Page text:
Certainly, it is important to understand the basics of science, art, mathematics, history and the like. This is NOT an argument against any of that, but rather it is an argument for a proper BALANCE in the training we receive that is supposed to be setting us up for life!

It is vital to be taught how to find the information you seek, and to do your own learning, i.e. to become a self-educator, rather than someone to whom education passively ‘happens’. What is more important is to be given an enthusiasm for learning itself and a commitment to self-education that lasts a lifetime. True education should allow you to explore and expand your awn intelligence, rather than be made to feel like a retarded dumbo – an impression that is often retained for life. All too often, the educational system leaves people swearing that they will never read another book as long as they live, or tearing up their course notes on graduation day. I’ve seen that happen!

Did you know that roughly 85% of books bought in bookshops are bought as gifts for someone else?! There are many people who never visit bookshops and have never bought a book for themselves in their entire lives. Very sad.


True self-education is behind every success story that there has ever been. You only get anywhere in life through a continual commitment to updating your base of knowledge. It makes all the difference in job applications, the amount of money you earn, and even the level of satisfaction you experience in your life.

In America, fully 95% of people who retire do so broke, complaining that the State didn’t do enough to support them, or whatever. However, a continual commitment to education and retraining, coupled with a flexible mind and a determination to be self-responsible, would go a very long way to drastically reducing the numbers who end up this way. They would learn that their own well-being is their own personal responsibility, and not someone else’s.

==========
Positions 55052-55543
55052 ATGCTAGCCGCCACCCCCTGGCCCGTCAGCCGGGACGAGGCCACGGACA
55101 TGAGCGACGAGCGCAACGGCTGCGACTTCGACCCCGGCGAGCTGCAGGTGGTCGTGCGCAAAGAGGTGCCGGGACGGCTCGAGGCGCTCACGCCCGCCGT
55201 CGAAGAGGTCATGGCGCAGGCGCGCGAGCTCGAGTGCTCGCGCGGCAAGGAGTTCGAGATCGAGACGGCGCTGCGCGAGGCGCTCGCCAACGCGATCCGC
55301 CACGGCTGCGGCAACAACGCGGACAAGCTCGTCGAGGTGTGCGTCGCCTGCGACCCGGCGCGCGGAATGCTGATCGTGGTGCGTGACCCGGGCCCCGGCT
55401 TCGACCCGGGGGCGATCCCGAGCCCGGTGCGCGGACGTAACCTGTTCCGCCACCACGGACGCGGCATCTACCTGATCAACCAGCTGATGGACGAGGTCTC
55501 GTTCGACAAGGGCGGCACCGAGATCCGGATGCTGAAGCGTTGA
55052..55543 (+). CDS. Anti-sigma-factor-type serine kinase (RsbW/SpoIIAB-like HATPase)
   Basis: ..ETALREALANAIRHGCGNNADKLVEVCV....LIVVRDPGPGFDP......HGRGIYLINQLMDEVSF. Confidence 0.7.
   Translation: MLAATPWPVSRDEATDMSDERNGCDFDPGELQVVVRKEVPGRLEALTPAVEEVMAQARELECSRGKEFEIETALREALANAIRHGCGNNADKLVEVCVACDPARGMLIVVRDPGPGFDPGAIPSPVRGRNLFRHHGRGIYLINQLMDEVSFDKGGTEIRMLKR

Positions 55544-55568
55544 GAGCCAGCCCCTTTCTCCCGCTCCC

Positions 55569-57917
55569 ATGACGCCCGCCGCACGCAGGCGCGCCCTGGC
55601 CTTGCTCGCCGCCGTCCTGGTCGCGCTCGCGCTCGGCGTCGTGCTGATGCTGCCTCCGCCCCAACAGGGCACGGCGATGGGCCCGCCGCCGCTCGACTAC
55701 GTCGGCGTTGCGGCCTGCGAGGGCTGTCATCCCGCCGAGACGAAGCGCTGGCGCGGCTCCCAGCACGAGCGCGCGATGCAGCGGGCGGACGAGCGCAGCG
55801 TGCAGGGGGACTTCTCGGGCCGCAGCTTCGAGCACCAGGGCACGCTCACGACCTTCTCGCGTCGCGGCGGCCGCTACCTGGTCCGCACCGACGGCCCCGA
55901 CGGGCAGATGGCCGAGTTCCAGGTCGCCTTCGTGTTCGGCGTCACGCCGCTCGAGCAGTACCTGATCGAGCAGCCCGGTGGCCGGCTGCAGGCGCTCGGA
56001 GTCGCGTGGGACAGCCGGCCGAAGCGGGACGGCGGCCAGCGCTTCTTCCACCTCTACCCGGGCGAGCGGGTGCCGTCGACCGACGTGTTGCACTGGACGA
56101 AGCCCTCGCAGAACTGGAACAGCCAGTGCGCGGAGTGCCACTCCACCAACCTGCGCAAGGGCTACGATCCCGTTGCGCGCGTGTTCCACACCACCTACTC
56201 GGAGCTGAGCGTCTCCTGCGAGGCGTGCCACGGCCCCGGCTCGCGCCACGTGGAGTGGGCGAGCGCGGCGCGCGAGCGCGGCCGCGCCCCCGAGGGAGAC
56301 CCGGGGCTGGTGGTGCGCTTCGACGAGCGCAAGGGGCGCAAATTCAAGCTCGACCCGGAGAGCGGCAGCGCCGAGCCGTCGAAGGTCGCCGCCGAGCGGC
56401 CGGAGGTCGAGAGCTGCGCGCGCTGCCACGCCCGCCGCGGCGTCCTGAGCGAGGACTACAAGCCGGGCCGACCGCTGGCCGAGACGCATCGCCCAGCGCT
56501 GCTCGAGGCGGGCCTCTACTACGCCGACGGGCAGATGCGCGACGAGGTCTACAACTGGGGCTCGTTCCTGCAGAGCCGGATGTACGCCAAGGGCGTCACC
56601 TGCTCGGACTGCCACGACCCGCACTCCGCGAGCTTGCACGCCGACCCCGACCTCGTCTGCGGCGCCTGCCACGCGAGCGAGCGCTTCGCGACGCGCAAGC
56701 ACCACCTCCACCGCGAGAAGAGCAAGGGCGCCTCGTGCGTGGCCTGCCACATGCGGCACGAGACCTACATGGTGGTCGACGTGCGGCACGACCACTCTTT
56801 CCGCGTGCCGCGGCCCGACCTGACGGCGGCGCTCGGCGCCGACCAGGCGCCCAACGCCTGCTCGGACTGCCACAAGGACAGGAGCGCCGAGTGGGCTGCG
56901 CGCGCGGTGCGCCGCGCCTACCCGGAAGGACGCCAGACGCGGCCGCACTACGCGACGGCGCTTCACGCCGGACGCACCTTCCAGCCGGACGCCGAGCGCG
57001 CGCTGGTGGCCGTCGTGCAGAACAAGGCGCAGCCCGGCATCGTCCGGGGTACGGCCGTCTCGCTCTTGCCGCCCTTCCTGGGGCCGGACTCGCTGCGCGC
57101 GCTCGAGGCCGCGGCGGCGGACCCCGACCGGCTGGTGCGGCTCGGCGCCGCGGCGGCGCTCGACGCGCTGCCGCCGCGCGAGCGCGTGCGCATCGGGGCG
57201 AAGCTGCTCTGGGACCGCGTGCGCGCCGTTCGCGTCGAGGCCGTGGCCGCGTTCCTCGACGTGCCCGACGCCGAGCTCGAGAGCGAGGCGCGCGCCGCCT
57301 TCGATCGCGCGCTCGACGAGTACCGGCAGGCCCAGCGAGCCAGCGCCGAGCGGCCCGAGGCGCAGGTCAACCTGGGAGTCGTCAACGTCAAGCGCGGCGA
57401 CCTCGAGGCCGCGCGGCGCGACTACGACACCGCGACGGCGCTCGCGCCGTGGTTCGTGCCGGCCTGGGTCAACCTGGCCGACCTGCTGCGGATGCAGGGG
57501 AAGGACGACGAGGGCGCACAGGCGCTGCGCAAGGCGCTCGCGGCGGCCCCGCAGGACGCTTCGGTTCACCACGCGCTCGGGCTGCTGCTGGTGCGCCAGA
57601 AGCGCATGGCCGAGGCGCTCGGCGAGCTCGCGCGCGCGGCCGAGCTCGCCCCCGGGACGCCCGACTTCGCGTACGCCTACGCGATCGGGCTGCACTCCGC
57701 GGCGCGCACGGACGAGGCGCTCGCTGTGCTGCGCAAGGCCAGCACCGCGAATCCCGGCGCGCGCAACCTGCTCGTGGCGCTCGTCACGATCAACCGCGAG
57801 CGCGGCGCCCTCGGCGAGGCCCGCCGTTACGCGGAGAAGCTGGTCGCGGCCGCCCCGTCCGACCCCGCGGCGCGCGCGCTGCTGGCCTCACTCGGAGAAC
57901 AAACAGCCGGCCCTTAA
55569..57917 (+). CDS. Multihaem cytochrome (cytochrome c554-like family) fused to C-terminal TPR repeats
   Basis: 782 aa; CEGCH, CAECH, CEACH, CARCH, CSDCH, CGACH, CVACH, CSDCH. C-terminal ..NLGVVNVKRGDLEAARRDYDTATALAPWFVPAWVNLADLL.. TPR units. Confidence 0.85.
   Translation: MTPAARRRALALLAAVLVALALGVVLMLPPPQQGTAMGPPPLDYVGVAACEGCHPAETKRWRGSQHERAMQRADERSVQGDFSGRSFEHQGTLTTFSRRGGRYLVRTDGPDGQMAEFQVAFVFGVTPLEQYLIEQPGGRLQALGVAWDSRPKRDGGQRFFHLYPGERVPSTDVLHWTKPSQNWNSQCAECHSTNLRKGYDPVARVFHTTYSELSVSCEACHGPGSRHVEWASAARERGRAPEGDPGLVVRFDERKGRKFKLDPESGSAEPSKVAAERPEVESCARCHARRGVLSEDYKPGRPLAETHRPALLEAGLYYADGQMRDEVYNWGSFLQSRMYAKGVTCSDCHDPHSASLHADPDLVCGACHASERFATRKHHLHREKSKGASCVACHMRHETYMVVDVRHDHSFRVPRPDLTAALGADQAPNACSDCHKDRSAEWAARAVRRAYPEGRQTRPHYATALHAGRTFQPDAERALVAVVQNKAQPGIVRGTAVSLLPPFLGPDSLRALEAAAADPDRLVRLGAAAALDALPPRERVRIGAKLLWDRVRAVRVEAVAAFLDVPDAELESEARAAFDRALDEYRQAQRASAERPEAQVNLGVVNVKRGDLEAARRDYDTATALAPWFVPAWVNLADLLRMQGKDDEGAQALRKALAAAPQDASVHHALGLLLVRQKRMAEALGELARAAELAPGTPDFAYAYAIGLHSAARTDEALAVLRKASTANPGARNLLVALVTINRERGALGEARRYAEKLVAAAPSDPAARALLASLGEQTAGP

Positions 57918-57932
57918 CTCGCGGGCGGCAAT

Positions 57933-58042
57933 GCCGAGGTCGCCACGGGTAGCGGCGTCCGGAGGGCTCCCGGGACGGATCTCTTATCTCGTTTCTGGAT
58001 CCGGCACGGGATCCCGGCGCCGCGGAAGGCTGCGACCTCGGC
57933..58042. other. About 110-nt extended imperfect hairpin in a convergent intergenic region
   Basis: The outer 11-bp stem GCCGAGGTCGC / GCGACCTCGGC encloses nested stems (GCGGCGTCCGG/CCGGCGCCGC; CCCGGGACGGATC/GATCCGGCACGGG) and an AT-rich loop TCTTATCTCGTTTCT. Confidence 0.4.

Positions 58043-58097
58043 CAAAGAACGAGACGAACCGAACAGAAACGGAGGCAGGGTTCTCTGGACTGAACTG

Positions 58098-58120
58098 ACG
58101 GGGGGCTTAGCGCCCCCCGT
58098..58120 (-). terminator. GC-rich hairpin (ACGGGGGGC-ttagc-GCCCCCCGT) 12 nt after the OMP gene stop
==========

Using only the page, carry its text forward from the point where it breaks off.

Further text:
All too often, you hear people complain that they ‘can’t afford’ some book, course or training seminar that could really make the difference for them. The reality is that they can’t afford NOT to. In this fast changing world, if you are simply standing still, you are really going backwards! For example, people who are poor (in the West) stay poor because they don’t know how to change their situation, even though there is plenty of information available on exactly what to do about it. But they stay poor because they claim they can’t afford the education to change their lot. But there’s really NO excuse for it. Personally, I would beg, borrow or… – well, let’s just leave it at that, shall we? – in order to get money to buy the knowledge I needed!

You hear a similar attitude with companies – mostly small to medium-sized ones. Their grumble goes like this: why waste good money on employee training when they’re only going to leave and work somewhere else? Here’s a much worse scenario to dread: what if you don’t train them and they STAY?!

Do review your commitment to self-education. It is the answer to most any problem you may have in your life. Whatever your experience may have been of the educational system, you were born a genius and, despite the best efforts of the educational system to take it all away, you can be a genius again. All it takes is the commitment to do so. Commit to your awn education and growth, each and every day!

Copyright Asoka Selvarajah 2011. All Rights Reserved.

If you liked this article, then you will love my new book, Aspire To Wisdom, which is filled with dynamic strategies for personal change and spiritual growth.